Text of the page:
A new psychology study investigating the best way to say 'thank you' has now offered a few preliminary tips for those looking to strengthen their romantic relationships.

In both diary entries and conversation studies, psychologists found the best way to express gratitude is to elaborate on how responsive your loved one was to your needs.

For instance, saying something like, "I wouldn't have made it to the meeting on time if you didn't drop me off at the office today", tended to produce the most positive response from a partner in the lab and in daily life.

No matter the tone or affect of the speaker, the more that a 'thank you' conveyed how much someone was valued and included in their partner's goals, "the more positively the benefactor perceived the gratitude and felt toward their relationship".

Meanwhile, highlighting the extent of a partner's sacrifice – for instance, "I know it was a hassle for you to drop me off at my office during rush hour" – was not as effective as a form of praise.

"These findings are consistent with the notion that romantic relationships are communal in nature and that giving and receiving of benefits between partners are based on responsiveness to each other's needs," the authors write.

"That is, benefactors are satisfied to learn that what they did met their partner's needs precisely because their behaviour was motivated by a concern for their partner's welfare."

Gratitude has long been celebrated as a virtue, and in the past two decades or so, accumulating evidence suggests this positive emotion could play an important role in human society.

This is called the find-remind-bind theory, and it essentially posits that expressions of gratitude are evolutionarily advantageous because they reinforce bonds between humans.

Even research on primates indicates gratitude is more than a simple cultural construct; it appears to be present in our very evolutionary history. Studies show that a chimp is more likely to share its food with another who groomed them or helped them out in the past.

We humans, it turns out, are not so different. Recent correlational evidence suggests gratitude is important in personal and relational growth, possibly more so than other positive emotions, which generally have, well, positive effects.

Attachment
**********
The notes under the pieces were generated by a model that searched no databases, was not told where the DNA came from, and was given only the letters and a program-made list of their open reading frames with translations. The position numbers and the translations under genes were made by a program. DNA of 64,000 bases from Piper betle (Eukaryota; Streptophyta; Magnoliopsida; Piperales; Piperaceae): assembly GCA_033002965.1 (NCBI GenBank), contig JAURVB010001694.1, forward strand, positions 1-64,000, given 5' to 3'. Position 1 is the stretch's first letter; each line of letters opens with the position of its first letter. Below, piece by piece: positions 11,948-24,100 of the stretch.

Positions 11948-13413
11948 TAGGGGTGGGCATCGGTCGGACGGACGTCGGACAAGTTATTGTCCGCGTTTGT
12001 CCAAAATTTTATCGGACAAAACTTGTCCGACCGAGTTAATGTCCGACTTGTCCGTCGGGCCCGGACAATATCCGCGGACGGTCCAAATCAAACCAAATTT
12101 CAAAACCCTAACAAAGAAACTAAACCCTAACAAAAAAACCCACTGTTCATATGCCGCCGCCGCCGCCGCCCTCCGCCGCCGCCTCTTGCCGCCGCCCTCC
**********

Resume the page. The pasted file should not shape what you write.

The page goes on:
But not all expressions of gratitude are constructive. Grand gestures can make another person feel indebted or guilty. In some situations saying 'thank you' can even be seen as embarrassing or insulting.

Learning how to do it right is something we could all benefit from, but few studies have actually examined how to express gratitude in a way that improves or strengthens an established relationship.

One of these studies, which was published in 2016, found that when people were asked to praise their romantic partner, they reported higher wellbeing.

The current research helps to flesh out this finding. Among 111 participants who had been in a relationship for an average of 4 and a half years, researchers compared two different expressions of gratitude. One conveyed how responsive a partner was to their needs, and another conveyed how much the act of kindness cost the partner.

The diverse group of young couples, who were on average about 27 years of age, first completed an online questionnaire and were then brought into the lab to hold three filmed conversations on different topics, which they later reported felt natural.

In the final conversation, participants were given one minute to talk about something nice or kind the other had done for them, which made them feel particularly thankful or appreciative.

Videos were then assessed by a team of five research assistants who had not been informed about the purpose of the study. Seeing only the speaker, these assistants ranked the speeches based on how much their gratitude highlighted the cost to their partner and how much it highlighted their partner's responsiveness.

After completing another questionnaire about how their partner's gratitude made them feel, participants were sent home and instructed to complete a short survey each evening for two weeks, reflecting on the sacrifices or compromises they made that day and on their own perceptions of the gratitude they received.

In the end, the 'diary' portion of the study and the conversation studies showed similar results.

Acknowledging the degree to which a partner responds to your needs - rather than the degree to which it was costly - appeared to have a more positive effect on the relationship as a whole.

"Of course, our results do not suggest that acknowledgment of the costs has no value to the benefactor in a communal relationship; it may still be a better alternative to not expressing gratitude at all," the authors explain.

"Yet, once feelings of gratitude have been conveyed, it may be the message of how much they have made an impact in the partner's wellbeing that is more satisfying to the benefactor."

But it could also have something to do with this particular type of relationship. The partners included in this study had been together for at least a year, and sacrifices at this stage of a relationship may be assumed.

"Perhaps when relationship norms and expectations have not been established yet and concerns about being taken advantage of are more salient, there may be some benefits of receiving explicit acknowledgment of one's efforts," the authors muse.

Now, it's important to note that studying conversations among people is very difficult, and chats carried out in the lab may not be typical of what would occur naturally. Larger studies will need to replicate the results, of course, especially if we want to see whether this applies to other types of relationships, like those with our friends or family.

That said, if gratitude really does serve as the backbone of human society, as it's sometimes said, then it makes a lot of sense to study more.

The study was published in the Journal of Social and Personal Relationships.